ASK ANY PLUMBER, he'll tell you. Kids today don't want to get their hands dirty. They want to work with computers. They are lazy, want flexible hours and top pay.
As a management consultant and a parent I agree that the new generation offers unprecedented challenges. However, I am also old enough to remember Paul Lynde lamenting in the musical "Bye, Bye, Birdie": "Kids! ... disobedient, disrespectful, oafs ... noisy, crazy, dirty, lazy loafers!"
Folks, that movie was produced in 1963; some of those kids went on to defend America in Vietnam. Granted, that generation may not have been perfect, but members of that generation did show up for work on time, wearing a belt and having their boots tied.
Where are their replacements?
I've taught a Business Review course to a thousand plumbing contractors over the last year and a half; I'm also the daughter and wife of plumbers. I believe that all trades have been unfairly labeled as offering jobs, not careers. Overlay the "plumber's crack" icon, and it's easy to appreciate why parents and guidance counselors do not steer kids toward plumbing.
Look at the middle school honor roll in your local newspaper. Those students are disciplined and determined to succeed. This is the age where they need to learn that trades are critical to America's future.
For example, industries including health care, the military and the space program require fail-safe plumbing; it's not just about toilets.
Guidance counselors also need to point out that hands-on work cannot be outsourced to India.
Trade industry and educational associations are addressing these societal trends. One leverage point is the projected shortage of reliable tradesmen. For example, the national magazine Parade listed plumbers among the "Hot Jobs" of 2005.
At the same time, every contractor owes it to himself to look past a face piercing, a shuffle or a hat on backwards. Ask yourself, "Is it possible that this creature can turn into a valued employee?" The following employment practices can help you answer that question:
- Follow the same advice we give to people looking for a job: Tell everyone you are always in the market for good help. This includes your dentist, accountant and the people in the coffee shop. Even if you do not have an opening, you can spend a few minutes with an applicant and make a referral to other contractors. What goes around, comes around. Hand out statements of what you offer. This is your marketing pitch. List every benefit you provide, such as insurance, uniforms, apprenticeship hours, continuing education, 401(k), etc. Maintain a professional image for your company, including clean trucks and a solid reputation.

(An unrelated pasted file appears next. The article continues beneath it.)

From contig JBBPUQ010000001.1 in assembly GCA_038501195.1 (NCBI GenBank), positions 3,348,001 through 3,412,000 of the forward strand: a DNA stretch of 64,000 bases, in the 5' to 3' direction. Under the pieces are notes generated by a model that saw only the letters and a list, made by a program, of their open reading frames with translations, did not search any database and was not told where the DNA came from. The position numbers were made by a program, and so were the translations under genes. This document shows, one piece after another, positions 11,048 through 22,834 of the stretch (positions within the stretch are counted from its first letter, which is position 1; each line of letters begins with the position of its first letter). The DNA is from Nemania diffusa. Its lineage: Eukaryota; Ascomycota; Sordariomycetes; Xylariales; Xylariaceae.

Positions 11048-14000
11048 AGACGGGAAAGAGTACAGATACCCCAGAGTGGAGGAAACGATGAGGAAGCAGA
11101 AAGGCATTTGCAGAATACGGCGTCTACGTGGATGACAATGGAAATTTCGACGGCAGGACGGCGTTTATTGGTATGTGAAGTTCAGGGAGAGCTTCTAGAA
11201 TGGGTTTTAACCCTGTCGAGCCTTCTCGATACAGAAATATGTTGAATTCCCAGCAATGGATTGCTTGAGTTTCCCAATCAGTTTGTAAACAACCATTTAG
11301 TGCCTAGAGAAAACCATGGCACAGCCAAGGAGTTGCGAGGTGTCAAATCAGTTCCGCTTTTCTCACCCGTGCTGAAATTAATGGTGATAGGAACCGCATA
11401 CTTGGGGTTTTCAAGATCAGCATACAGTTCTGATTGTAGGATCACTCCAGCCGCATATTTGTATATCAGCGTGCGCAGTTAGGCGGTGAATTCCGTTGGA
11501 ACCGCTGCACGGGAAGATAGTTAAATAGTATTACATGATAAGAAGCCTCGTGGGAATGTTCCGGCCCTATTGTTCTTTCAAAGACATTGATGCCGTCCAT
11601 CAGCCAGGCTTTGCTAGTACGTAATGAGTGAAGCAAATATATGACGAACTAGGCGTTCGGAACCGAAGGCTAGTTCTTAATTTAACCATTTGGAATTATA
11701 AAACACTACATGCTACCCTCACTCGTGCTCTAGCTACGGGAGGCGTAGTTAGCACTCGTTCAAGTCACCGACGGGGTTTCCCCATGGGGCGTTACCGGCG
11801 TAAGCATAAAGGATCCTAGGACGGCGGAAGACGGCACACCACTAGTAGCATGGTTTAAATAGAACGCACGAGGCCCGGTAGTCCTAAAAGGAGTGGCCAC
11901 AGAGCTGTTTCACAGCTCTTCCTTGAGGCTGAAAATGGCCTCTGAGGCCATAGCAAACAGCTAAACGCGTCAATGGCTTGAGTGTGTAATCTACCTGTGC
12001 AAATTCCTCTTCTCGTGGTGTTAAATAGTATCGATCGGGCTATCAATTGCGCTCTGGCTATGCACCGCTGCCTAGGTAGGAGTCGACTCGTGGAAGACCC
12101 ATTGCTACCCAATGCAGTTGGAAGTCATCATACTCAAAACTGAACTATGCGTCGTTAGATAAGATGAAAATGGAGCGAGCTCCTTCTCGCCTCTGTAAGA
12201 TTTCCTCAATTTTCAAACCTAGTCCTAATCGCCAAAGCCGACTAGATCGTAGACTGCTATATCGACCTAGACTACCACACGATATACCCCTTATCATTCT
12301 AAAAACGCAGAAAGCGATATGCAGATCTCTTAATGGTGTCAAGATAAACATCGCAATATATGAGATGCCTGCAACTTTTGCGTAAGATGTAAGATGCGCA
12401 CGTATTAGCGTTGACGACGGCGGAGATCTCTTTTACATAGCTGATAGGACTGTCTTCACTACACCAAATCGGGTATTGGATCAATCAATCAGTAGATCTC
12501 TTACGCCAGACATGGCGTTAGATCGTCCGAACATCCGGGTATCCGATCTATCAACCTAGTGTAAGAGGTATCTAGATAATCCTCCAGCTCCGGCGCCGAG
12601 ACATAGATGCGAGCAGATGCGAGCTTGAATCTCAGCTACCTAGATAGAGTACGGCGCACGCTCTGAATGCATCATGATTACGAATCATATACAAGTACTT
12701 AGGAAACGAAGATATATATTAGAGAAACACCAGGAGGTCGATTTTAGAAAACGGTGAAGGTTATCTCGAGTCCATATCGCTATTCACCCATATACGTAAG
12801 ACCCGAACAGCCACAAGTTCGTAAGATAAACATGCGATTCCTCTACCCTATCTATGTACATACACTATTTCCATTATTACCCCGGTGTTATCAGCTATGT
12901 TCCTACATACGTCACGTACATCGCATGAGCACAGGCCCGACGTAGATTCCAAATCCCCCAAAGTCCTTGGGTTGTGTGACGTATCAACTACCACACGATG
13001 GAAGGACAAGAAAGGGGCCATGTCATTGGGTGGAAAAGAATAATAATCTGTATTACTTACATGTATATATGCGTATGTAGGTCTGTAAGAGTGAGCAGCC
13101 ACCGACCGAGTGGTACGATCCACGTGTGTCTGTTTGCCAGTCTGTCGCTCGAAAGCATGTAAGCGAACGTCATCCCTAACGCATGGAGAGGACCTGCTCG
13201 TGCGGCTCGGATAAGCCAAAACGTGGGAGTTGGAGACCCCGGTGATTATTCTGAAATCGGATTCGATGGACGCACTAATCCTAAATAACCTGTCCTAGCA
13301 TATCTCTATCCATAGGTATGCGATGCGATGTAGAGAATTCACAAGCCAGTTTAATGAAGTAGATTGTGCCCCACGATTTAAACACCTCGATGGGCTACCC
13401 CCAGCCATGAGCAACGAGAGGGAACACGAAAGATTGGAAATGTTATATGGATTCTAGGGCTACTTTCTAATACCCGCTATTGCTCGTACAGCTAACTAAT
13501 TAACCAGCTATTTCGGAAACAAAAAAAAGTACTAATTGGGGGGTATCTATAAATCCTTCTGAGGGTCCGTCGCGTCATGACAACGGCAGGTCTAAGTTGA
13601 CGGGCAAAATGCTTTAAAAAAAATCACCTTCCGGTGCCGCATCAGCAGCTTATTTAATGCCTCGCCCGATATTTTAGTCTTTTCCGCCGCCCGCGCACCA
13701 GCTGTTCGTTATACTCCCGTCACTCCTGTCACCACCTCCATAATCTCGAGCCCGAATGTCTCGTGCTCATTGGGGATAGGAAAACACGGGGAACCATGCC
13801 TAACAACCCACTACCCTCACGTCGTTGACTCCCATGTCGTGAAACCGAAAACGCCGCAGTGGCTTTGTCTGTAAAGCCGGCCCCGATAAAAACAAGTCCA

Once you have attracted potential talent, conduct a three-part inter-view process:
1. Demonstrate your professionalism by only asking questions that relate to the job. Not only is it illegal to ask about age, disability or community affiliations, it diffuses the focus on what the job requires.
If the applicant shows promise, provide materials about your trade. For example, the History Channel has an excellent Modern Marvel series covering plumbing, city water, hydraulics and sewers. Sending applicants home with a DVD appeals to the way they learn and will impress their family.
2. During the second interview, ask applicants to discuss what they learned from the material. Explain your personnel policies.
You may want to say: "It is important that our customers feel secure when we enter their homes. Our policies prohibit facial piercings, swearing or personal calls on the job. Can you live with that?"
Structured interviews, with written questions, will help you stay on track. Make sure to document the applicant's responses.
3. If you are impressed with the applicant so far, you may want to make a job offer, pending the outcome of a background investigation. You can locate a vendor on the Internet to check driving, criminal and/or credit histories, with the applicant's written permission. Follow up any job offer in writing; state the job title, rate of pay and any other key facts.
Consider hiring someone as a helper before registering him as an apprentice. Even a three-month period will tell you a lot about the person's work maturity. The ability to follow directions, to ask good questions and to show up on time will all come out in the first 90 days. Create a separate position description for that entry level to help clarify expectations.
If you want to reap your investment in the interview process, remember to praise often and be patient with mistakes. No one likes to be the new kid on the block. Abusive bosses make good TV material, but this new generation does not respond to screaming.
In one of my classes, a plumbing contractor said he does not praise too often because he is afraid it will be followed by a demand for a raise.
Everyone thrives under encouragement — that's how cygnets become swans.
Georgian Lussier is the principal of G.F. Lussier & Associates, which provides management consulting and training to a variety of industries. She teaches the Business Review continuing education classes throughout the state of Connecticut for the Center for Occupational Development and Education, which was founded by the Connecticut Plumbing-Heating-Cooling Contractors. She can be reached by phone at 203/265-1977, via e-mail at [email protected] or on her Website at www.practicalhr.com